By Dan Ouellette, ZEALnyc Senior Editor, January 17, 2017
When Miho Hazama headlined Jazz Standard on September 30, 2015 in celebration of her spirited second album, Time River, her authentic music and graceful poise as the conductor of her 13-piece chamber band called m_unit proved to be the proclaiming of an engaging new voice on New York's jazz scene. As such, the award-winning composer and arranger who grew up in Tokyo and now lives in Harlem represents the energetic next generation of the large ensemble leaders, ably joining the continuum of such established orchestra leaders as Maria Schneider and Ryan Truesdell.
In fact, Schneider in many ways has served as a mentor. "Maria has helped me a lot, including helping me to get my first dream show at Jazz Standard," says the 30-year-old Hazama who graduated with a Masters in Composition from the Manhattan School of Music in 2012 studying with the influential Jim McNeely after previously earning her Bachelor in Classical Composition from Kunitachi College of Music in Tokyo in 2009. "I heard Maria's music for the first time when I played in a big band in Tokyo. Later I met her at MSM where she taught a master class, then later I interviewed her for a Japanese jazz magazine. I gave her my first CD [2013's Journey to Journey] and she loved it. Since then, she has supported and encouraged me."
While her Jazz Standard date was a thrill, Hazama's bigger dream show in New York was to be showcased at Jazz at Lincoln Center's classy club Dizzy's. As a result of meeting the nightspot's bookers and passing along her recorded music, she scored a gig there (January 25) with m_unit, which this year will include saxophonist Steve Wilson, who had been a guest on Journey to Journey. "I get my inspiration as a composer from people who are in my band," she says. "So I'm writing a piece for Steve to solo on. I'm dedicating it to him. I love his timbre and originality on the saxophone."
Hazama's music is complex, teeming with unexpected twists and jolting turns as well as pockets of frenzy that lead into wonder. Case in point: the opening tune of Time River, the uplifting "The Urban Legend." It has an element of swing in 5/16 time but also features horns darting over lush strings, a scampering rhythm that leads to a rolling piano solo and a tenor saxophone sprint before the band returns to the tune's catchy motif that appears, disappears and reappears throughout the song. "The inspiration for this comes from the music I compose when I travel," Hazama says.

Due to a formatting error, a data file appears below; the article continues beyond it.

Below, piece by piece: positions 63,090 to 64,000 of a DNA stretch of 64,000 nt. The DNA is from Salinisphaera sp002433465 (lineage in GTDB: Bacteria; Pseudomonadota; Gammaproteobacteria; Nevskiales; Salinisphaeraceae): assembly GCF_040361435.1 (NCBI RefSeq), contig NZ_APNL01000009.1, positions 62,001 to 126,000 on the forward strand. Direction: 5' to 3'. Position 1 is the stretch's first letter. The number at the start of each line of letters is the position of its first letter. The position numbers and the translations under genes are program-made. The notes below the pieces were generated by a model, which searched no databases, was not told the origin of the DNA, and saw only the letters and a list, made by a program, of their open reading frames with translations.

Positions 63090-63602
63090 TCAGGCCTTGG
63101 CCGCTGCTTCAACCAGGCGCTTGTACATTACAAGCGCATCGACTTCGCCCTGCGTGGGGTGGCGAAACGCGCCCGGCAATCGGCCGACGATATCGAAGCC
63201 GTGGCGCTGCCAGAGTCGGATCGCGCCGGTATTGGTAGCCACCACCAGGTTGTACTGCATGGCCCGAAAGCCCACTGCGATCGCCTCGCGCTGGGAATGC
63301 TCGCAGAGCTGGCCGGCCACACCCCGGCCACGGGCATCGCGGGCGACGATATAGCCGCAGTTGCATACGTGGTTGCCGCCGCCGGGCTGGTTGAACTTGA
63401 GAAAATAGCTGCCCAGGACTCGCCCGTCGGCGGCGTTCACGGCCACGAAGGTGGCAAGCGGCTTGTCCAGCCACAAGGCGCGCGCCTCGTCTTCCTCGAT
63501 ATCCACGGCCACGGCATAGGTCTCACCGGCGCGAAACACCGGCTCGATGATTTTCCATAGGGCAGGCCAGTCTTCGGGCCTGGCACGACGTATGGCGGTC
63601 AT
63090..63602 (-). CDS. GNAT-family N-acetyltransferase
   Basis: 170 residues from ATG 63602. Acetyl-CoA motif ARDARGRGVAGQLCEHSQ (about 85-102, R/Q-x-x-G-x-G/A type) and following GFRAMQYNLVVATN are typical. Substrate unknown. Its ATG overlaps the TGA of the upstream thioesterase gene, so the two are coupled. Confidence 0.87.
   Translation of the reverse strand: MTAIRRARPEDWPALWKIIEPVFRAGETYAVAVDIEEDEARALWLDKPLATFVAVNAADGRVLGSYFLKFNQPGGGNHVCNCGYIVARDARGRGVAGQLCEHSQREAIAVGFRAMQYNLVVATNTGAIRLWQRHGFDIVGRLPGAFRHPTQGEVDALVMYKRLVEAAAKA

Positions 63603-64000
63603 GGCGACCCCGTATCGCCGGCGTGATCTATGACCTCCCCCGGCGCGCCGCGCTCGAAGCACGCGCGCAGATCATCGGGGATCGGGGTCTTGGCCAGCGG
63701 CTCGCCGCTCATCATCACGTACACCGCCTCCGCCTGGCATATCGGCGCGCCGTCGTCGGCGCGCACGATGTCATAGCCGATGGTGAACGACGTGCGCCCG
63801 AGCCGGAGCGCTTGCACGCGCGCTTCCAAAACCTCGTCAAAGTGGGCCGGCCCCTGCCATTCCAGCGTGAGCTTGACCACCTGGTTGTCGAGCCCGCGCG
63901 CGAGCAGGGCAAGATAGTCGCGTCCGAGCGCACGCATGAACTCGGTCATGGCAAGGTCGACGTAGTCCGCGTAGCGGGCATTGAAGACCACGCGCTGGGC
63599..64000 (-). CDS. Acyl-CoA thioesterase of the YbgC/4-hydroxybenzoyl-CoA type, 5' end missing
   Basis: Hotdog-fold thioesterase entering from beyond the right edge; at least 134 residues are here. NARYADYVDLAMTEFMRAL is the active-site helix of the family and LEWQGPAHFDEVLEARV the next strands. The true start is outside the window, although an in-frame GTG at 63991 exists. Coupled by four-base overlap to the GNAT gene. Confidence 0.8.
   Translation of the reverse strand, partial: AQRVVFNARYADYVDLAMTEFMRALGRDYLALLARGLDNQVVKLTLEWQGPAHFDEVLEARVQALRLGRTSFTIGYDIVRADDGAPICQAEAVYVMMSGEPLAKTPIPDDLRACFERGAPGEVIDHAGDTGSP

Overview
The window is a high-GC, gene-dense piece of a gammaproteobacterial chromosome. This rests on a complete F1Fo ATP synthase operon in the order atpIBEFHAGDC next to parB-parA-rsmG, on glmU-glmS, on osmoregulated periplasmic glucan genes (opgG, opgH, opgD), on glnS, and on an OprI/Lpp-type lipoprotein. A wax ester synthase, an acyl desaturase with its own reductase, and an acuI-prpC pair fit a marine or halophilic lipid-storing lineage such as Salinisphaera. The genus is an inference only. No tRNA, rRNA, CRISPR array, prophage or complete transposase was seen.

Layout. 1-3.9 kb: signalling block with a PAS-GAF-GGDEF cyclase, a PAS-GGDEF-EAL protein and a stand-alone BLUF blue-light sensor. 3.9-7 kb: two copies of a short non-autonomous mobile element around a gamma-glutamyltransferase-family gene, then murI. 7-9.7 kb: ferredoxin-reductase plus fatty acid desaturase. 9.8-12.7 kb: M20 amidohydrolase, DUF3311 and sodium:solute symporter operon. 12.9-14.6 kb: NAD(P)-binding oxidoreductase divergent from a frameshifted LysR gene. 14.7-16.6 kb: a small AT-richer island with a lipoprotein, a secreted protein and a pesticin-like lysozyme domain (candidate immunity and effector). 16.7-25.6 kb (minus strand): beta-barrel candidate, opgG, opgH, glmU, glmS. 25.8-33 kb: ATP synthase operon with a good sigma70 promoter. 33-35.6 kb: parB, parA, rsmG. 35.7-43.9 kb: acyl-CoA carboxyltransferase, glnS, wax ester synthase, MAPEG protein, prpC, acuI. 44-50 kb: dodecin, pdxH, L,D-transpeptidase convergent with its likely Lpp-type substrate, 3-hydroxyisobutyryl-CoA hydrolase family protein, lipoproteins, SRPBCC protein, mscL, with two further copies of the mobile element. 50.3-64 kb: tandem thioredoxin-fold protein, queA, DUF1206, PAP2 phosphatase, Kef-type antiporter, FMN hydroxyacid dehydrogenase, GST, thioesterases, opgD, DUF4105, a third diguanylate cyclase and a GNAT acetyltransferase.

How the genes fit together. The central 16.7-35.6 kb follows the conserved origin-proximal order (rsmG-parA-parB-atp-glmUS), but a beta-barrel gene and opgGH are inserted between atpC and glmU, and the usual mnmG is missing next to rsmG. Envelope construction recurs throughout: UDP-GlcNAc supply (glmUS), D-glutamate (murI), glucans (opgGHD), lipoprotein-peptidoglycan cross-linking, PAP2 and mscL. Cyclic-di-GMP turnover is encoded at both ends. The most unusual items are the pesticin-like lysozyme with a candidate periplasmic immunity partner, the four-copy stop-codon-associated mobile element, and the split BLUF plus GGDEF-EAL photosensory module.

The music at Dizzy's will included tunes from her past two albums, including "Dizzy Dizzy Wildflower," which, she says, has nothing to do with jazz legend Dizzy Gillespie, but seems appropriate for the date. She's also working on three new compositions, two of which she will debut at the show. "Writing a composition for 13 people takes a long time," she says, talking about her upcoming show in a conversation at Lincoln Center's Atrium three weeks before the big date. "When I compose on the piano, I hear a lot of improvisation in my head, musical ideas that take a long time to get from my brain to my hands. It's part of the reason why I'm not focusing as much as I should on my piano playing. Right now with m_unit, it's about composing, arranging and leading the orchestra."
Hazama has been garnering impressive stature as a remarkable composer. In 2011 she received an ASCAP Foundation Young Jazz Composer Award, and in 2014 she garnered the Japanese 24th Annual Idemitsu Award, the first time a jazz composer has won the prestigious prize. In 2015 she was awarded the 16th Annual Charlie Parker Jazz Competition Prize for her work "Somnambulant," and last year she was also acknowledged by DownBeat as one of "25 for the Future."
Starting to play the piano when she was 5, Hazama grew up in a household rich in music. "My parents listened to a lot of classical, but they also loved all genres," she says. "They were into rock, disco, Japanese pop, and they also loved jazz. When I was 8 and learning piano through the Yamaha Method, I had a composition teacher who told me this is what you have to do, and he played a 10-minute improvisation." That planted the seed for jazz even though she continued to study classical music.
When she joined in with her undergrad college big band on piano, Hazama experienced jazz in the midst of the contemporary classical and rock music it was playing. But she didn't fully plunge into jazz until she came to New York--not focusing on being a pianist but as a composer. "My composition process starts on the acoustic piano and I tried out some of my early pieces in a jazz trio," she says. "But I chose to be a composer because I was interested in geometry and logical concepts I could explore."
Even so, in delving into math-inspired jazz, Hazama concluded that her music needed a more soulful depth. "The first time I showed some of my earlier music to my mother, she was shocked," she says. "She didn't understand it. That's when I realized that I have to keep in mind that I want to entertain as well as be an artist. So, I began to express things emotionally, and instead of focusing on harmony only, I needed to keep melody in mind to make my music memorable to the listener."
As revealed in her Standard show, Hazama exuded confidence--so much so that she doesn't shy away from asking marquee artists to guest on her recordings. For Journey to Journey, she enlisted Wilson and vibraphone ace Stefon Harris. For Time River, she sent email requests to sax titan Joshua Redman and accordionist/arranger Gil Goldstein--both musical heroes. "I just emailed Joshua," she says. "I had never met him, but he emailed me back and said he wasn't sure. I had already completed the tune I wanted him to play on, so I sent him the score and a demo. He replied right back and said, 'This is beautiful and challenging.'" Indeed Redman's buoyant and bold voice uplifts the gentle-to-riveting title track.